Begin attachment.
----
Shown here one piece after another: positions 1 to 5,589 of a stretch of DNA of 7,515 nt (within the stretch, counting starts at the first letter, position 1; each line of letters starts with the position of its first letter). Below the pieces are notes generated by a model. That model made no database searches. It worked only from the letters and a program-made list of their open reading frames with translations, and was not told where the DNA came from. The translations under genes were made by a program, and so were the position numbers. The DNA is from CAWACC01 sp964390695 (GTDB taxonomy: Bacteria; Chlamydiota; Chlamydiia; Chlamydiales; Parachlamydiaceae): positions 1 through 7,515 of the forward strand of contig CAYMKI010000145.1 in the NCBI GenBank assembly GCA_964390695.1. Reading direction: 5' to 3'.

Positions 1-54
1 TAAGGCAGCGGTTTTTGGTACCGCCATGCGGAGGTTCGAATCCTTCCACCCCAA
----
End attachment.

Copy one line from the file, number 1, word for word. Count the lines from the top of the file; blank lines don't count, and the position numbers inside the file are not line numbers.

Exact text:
Shown here one piece after another: positions 1 to 5,589 of a stretch of DNA of 7,515 nt (within the stretch, counting starts at the first letter, position 1; each line of letters starts with the position of its first letter). Below the pieces are notes generated by a model. That model made no database searches. It worked only from the letters and a program-made list of their open reading frames with translations, and was not told where the DNA came from. The translations under genes were made by a program, and so were the position numbers. The DNA is from CAWACC01 sp964390695 (GTDB taxonomy: Bacteria; Chlamydiota; Chlamydiia; Chlamydiales; Parachlamydiaceae): positions 1 through 7,515 of the forward strand of contig CAYMKI010000145.1 in the NCBI GenBank assembly GCA_964390695.1. Reading direction: 5' to 3'.